I loved Snorri. He balanced Jal perfectly: brave where Jal was cowardly, strong where Jal was weak, wise where Jal was foolish—and the two of them traveling together was downright funny!
The stakes are even higher on this trilogy: what is killing people to become Emperor compared to breaking a curse, finding the key to the supposed Underworld, and stopping a war?

Atlantia by Ally Condie
I admit, I was kind of hoping for something more than Matched. But no.
People have lived in Atlantia for at least two generations: it's an underwater environment in supposed harmony with those who chose to remain on the surface during the "Great Divide." There's a coming-of-age ceremony in which teens decide whether to go Above or remain Below; if one goes Above, the other must remain, or they can both choose Below. There are two sisters who lost their mother a couple years back, and though one has "always dreamed of living Above", her sister begs her to stay... Only to commit to going Above when the choice comes!
But wait, the other sister also has a secret ability that makes it dangerous for her down Below: she's a Siren. 
I picked up this book hoping that, because it was fresh and new, Rio would have more personality and dimensionality than Cassia did. I distinctly remember enjoying Matched at first... Till I realized Condie kind of had a "flat static" style and tone to her writing. By "Reached", the trilogy smacked of "sameness," and here again, we find a plot too similar to that trilogy to have come from any other author. I guess that makes her plagiarism-proof... but it also makes for a boring story. Boo.

Virals (Virals #1) by Kathy and Brendan Reichs

Oh my stars what did I just read? It's like a Goonies revival set on a little island off the coast of Charleston, with some Crichton-esque biological experimentation conspiracy mixed in!
The main character of this series is Tori Brennan, the great-niece of renown Temperance Brennan, the inspiration for the star of the show "Bones." Having only watched the pilot of "Bones", I admit I was not wholly familiar with the franchise, so I merely judged this book based on the writing—which was great!
It's a unique premise: five friends, and one of them is the daughter of a research scientist on a small island off the coast of North Carolina. One of the scientists also working at the facility has been conducting illicit experiments with animals—experiments that inadvertently affect the lives of Tori and her four friends. 
"Virals" scores big in the area of characters. The plot takes a while to get off the ground, but that's understandable seeing as this is the first novel in the series and this has the most groundwork to do. I will definitely be reading the other books in the series, though, now that I know the fourth book is done so well, compared to the first!

Absolute Power by David Baldacci

Oh dang... Shades of "Disclosure", but Baldacci definitely beats Crichton in the thriller department!
A seasoned cat burglar breaks into a house to lift a few things and disappear without a trace... Only to be caught with his hand in the proverbial cookie jar by the arrival of the lady of the house in a violently passionate affair with the President of the United States. Love turns deadly, and this burglar is witness to a murder, witnessing the Secret Service's attempt at cleanup and even absconding with the murder weapon—but how can he accuse the man with absolute power?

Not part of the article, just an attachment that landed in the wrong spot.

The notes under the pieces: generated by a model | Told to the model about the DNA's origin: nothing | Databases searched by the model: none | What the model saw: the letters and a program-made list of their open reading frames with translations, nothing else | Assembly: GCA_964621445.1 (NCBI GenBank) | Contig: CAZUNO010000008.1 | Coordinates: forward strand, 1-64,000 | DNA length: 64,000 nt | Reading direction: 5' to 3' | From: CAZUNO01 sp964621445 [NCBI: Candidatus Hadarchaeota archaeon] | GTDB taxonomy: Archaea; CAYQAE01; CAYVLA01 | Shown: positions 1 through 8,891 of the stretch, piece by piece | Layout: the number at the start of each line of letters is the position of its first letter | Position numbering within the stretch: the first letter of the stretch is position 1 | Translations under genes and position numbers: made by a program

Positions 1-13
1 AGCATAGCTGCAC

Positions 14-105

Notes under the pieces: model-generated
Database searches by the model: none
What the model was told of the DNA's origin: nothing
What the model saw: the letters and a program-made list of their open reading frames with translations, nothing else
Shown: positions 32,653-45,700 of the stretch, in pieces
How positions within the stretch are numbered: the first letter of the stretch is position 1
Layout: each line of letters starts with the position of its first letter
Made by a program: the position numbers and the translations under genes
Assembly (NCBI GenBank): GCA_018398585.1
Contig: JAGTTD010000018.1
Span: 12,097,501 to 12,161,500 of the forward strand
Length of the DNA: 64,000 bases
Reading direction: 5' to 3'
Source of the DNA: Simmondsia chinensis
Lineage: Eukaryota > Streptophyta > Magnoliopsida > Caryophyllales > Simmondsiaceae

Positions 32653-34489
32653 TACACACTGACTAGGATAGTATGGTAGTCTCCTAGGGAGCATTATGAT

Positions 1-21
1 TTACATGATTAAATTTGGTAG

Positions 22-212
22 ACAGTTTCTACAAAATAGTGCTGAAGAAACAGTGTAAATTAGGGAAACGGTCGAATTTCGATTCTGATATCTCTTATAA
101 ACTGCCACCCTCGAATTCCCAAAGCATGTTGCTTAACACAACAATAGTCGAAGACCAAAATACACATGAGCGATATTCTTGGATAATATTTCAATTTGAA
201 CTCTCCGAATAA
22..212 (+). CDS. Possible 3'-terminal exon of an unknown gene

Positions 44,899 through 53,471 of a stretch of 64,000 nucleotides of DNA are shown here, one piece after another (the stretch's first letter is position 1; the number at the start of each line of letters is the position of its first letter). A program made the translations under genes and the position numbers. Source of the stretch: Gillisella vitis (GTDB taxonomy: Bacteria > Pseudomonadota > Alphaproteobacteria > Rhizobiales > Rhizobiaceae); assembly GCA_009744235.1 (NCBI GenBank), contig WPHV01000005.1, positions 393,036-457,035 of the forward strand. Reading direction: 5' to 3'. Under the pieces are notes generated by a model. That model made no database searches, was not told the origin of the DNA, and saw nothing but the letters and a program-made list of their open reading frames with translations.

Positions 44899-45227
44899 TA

The ordeal with the affair makes for more than usual of those scenes, which I write off as "gross"... But in spite of it, Baldacci gives plenty of personality to his characters, and, just when I was beginning to feel like the book was dragging on toward what I suspected would be an unsatisfactory ending...

The last five chapters literally took my breath away. I will never doubt Baldacci again.
Exposure (Virals #4) by Kathy and Brendan Reichs

I know; there oughta be some kind of rule against reading books 1 and 4 consecutively... But what the heck, I did it anyway!
Here is somebody who really can write a bunch of teenagers! Tori Brennan is the niece (or great-niece) of Temperance "Bones" Brennan... The one on the show based on the other series that Kathy Reichs wrote. If that sounds a bit Mary-Sue-ish... Yeah, it sort of is glorified fanfiction... But, as with the Richard Castle novels, Reichs strives to do justice by her own characters. Certainly, out of all the books I've read with teenage main characters (especially if it's a girl in the midst of boys) this one ranks near the top in style.
There's a good chunk of the adventure I missed, I know. At this point, Chase has been investigating the Virals and is getting closer, they've caught some big baddie that was doing horrible things I know not of, and the use of their special abilities is starting to unravel. 
Still, the interactions between the characters is not as cheap as some others I've read (see Atlantia or The Alchemyst above) and the mystery is energetic enough to keep me reading. Nicely done!

N is for Noose (ABC Mystery #14) by Sue Grafton

Kinsey getting herself in trouble. Go figure... At least this one is interesting because the case comes post-mortem! A woman comes to her after her detective husband has died, wanting Kinsey to find out what had troubled him so badly in the week before his apparent heart attack. So our intrepid heroine goes out to a podunk little town where everybody knows everybody and everybody's business is keeping tabs on everybody else's business... Rumors start flying, Kinsey has to figure out what people aren't saying about the deceased and his issues... Book 14, folks! Grafton is still on a roll.